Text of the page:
7. After around 1.5 minutes, you should have poured all 230 grams of water onto the coffee. Wait for the water to completely drip through, then remove the cone and filter.
There are many different ways to brew coffee and each method requires a different grind size. We suggest to use a burr grinder instead of a blade grinder. This way, you get a more uniform grind resulting in a more balanced flavour.
This is the finest grind, used for a Turkish Ibrik coffee maker.
A very fine grind provides the right resistance to the water, which is forced through the coffee and creates a rich crema for the espresso.
The grind for a Moka Pot needs to be coarser than espresso. If the grind is too fine, the coffee will struggle to extract resulting in a very bitter and strong taste.
A medium to fine grind is best for pour over. If your brew is too weak, try a finer grind. If the water doesn’t drip through the coffee, make the grind coarser.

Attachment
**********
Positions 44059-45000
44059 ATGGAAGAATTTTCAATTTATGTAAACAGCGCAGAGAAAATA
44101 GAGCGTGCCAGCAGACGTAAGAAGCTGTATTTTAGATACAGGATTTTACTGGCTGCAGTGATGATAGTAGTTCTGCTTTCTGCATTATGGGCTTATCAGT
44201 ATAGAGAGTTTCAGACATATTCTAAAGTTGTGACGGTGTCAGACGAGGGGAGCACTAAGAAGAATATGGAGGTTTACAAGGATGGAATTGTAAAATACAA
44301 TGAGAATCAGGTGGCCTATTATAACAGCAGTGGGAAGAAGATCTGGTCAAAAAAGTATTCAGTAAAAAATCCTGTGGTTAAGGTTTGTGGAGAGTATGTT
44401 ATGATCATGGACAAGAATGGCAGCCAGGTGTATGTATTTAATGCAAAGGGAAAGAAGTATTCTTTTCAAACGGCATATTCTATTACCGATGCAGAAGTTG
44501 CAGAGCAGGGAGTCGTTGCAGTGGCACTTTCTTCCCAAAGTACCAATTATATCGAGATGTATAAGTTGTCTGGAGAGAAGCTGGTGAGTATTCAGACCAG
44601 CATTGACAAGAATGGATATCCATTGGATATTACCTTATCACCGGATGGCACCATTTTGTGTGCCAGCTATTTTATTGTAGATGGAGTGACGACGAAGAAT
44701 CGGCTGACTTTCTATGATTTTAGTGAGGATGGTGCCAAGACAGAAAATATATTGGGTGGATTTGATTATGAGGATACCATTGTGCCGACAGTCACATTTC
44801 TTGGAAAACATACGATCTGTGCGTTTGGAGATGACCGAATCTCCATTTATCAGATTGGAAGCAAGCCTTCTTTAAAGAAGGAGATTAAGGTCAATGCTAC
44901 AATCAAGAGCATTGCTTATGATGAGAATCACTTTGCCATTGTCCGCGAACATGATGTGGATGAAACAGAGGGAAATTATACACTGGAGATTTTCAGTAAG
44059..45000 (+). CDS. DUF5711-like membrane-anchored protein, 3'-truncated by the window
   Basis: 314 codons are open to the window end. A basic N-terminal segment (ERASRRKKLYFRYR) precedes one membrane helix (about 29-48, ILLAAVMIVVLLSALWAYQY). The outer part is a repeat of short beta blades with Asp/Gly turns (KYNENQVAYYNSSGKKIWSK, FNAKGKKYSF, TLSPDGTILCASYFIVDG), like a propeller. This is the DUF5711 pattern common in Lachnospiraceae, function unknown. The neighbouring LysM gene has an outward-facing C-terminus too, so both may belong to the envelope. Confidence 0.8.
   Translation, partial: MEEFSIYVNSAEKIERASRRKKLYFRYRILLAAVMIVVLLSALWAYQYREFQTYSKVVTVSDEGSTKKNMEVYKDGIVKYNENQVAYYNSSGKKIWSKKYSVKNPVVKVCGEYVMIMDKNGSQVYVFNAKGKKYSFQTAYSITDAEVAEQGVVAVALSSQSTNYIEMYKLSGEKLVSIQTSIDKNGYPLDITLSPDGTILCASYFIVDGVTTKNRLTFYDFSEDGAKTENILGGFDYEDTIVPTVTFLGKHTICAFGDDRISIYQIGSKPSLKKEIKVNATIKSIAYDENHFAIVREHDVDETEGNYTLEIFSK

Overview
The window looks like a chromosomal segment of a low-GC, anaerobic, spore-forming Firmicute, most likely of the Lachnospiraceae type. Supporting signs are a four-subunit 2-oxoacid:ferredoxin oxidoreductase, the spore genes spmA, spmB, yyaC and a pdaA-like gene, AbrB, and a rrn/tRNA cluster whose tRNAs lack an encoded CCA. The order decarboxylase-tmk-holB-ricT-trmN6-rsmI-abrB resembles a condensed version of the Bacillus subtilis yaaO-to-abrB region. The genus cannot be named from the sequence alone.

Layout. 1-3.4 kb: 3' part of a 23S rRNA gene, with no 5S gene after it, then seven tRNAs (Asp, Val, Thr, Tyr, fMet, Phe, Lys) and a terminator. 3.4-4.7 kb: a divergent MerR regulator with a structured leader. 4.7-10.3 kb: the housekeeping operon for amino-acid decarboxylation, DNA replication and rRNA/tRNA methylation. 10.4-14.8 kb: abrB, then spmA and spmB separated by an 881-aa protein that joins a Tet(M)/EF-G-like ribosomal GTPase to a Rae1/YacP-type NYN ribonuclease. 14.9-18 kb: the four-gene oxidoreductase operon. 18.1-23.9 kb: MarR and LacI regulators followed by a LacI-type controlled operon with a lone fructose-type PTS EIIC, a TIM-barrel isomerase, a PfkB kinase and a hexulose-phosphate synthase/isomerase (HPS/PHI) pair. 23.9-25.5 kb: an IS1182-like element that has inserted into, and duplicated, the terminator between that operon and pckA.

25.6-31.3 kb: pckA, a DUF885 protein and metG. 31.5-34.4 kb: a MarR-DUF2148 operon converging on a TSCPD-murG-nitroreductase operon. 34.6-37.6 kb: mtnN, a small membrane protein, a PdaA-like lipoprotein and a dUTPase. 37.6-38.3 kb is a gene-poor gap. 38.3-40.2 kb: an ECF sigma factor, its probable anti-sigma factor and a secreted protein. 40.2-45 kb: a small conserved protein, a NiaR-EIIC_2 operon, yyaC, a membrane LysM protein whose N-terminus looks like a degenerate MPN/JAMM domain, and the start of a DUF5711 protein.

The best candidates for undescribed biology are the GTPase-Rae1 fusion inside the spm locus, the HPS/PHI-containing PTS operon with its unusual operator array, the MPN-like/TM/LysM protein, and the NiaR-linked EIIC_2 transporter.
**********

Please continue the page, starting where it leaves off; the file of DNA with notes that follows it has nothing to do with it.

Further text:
We think the grind for Aeropress should be coarser than pour over. If it is hard to plunge, make the grind slightly coarser.
This is a formal way of tasting and discerning the quality of coffee. A medium to coarse grind is needed.
A very coarse grind is required for this method. If the grind is too fine, the coffee will taste bitter and also make it harder to plunge the filter.
Have you ever wondered what all the information
on speciality coffee bags means?
Here is an annotated diagram explaining each point.